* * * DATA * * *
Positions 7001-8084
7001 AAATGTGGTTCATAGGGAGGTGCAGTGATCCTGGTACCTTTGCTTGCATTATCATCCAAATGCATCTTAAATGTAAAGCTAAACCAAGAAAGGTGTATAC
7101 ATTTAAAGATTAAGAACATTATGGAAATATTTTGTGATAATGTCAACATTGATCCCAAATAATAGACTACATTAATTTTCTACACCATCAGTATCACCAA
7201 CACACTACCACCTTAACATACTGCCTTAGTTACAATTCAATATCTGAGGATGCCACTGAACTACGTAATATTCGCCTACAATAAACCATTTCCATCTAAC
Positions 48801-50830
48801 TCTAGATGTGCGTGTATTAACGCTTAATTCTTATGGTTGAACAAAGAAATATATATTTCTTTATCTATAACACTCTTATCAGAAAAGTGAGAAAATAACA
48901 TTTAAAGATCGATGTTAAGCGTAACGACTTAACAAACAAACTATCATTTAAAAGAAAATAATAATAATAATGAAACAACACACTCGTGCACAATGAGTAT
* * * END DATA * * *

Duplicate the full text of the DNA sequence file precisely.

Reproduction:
Positions 7001-8084
7001 AAATGTGGTTCATAGGGAGGTGCAGTGATCCTGGTACCTTTGCTTGCATTATCATCCAAATGCATCTTAAATGTAAAGCTAAACCAAGAAAGGTGTATAC
7101 ATTTAAAGATTAAGAACATTATGGAAATATTTTGTGATAATGTCAACATTGATCCCAAATAATAGACTACATTAATTTTCTACACCATCAGTATCACCAA
7201 CACACTACCACCTTAACATACTGCCTTAGTTACAATTCAATATCTGAGGATGCCACTGAACTACGTAATATTCGCCTACAATAAACCATTTCCATCTAAC
Positions 48801-50830
48801 TCTAGATGTGCGTGTATTAACGCTTAATTCTTATGGTTGAACAAAGAAATATATATTTCTTTATCTATAACACTCTTATCAGAAAAGTGAGAAAATAACA
48901 TTTAAAGATCGATGTTAAGCGTAACGACTTAACAAACAAACTATCATTTAAAAGAAAATAATAATAATAATGAAACAACACACTCGTGCACAATGAGTAT